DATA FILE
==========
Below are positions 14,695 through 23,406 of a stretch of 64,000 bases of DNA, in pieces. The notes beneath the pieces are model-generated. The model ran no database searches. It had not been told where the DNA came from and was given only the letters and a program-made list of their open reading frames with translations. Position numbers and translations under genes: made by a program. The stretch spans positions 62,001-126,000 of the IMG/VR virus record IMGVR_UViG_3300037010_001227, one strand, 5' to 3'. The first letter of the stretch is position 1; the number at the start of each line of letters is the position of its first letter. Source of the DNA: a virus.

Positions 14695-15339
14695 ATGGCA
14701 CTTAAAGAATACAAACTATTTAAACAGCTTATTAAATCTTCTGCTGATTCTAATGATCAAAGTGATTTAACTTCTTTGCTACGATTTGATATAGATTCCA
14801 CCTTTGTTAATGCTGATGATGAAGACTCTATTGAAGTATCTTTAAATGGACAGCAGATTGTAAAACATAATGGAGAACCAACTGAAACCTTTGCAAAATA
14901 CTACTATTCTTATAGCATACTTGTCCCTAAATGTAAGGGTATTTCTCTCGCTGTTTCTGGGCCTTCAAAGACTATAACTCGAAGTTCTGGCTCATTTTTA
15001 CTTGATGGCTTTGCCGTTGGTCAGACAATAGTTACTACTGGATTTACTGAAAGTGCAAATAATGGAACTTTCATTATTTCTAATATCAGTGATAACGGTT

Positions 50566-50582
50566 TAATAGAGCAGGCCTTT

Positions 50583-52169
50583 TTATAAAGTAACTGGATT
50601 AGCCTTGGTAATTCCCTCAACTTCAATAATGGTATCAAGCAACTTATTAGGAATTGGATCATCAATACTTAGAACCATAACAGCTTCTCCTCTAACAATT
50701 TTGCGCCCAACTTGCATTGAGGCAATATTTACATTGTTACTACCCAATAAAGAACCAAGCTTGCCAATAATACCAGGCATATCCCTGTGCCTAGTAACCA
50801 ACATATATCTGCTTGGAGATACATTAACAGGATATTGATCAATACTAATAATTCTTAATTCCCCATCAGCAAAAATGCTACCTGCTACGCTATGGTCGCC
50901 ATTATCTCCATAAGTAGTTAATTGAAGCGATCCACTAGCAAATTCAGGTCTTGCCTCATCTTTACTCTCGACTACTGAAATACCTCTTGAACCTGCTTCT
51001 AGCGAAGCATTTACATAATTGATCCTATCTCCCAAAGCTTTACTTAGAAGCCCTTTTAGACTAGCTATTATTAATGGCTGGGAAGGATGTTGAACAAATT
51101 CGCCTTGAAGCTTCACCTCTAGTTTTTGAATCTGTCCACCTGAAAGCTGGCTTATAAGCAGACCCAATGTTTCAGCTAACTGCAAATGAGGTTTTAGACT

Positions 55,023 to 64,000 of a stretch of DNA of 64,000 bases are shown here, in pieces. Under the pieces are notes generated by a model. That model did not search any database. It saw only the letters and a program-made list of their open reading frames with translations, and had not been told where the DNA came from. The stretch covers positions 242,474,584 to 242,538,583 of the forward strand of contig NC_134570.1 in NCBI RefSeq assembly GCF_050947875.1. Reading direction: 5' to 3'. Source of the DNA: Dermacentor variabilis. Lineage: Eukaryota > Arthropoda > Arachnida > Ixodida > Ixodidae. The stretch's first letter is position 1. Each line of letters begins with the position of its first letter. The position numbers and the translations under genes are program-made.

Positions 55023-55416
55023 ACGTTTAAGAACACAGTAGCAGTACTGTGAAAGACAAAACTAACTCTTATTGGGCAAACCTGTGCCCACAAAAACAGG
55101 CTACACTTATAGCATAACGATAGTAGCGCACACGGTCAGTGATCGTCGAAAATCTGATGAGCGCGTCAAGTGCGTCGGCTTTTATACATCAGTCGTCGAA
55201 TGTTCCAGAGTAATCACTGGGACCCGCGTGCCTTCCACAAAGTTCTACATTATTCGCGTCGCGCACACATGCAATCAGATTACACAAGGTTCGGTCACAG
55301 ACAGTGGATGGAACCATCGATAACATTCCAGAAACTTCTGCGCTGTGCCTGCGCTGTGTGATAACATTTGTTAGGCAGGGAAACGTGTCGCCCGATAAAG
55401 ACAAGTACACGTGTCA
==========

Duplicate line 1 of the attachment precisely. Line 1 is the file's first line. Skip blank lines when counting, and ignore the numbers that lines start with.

Below are positions 14,695 through 23,406 of a stretch of 64,000 bases of DNA, in pieces. The notes beneath the pieces are model-generated. The model ran no database searches. It had not been told where the DNA came from and was given only the letters and a program-made list of their open reading frames with translations. Position numbers and translations under genes: made by a program. The stretch spans positions 62,001-126,000 of the IMG/VR virus record IMGVR_UViG_3300037010_001227, one strand, 5' to 3'. The first letter of the stretch is position 1; the number at the start of each line of letters is the position of its first letter. Source of the DNA: a virus.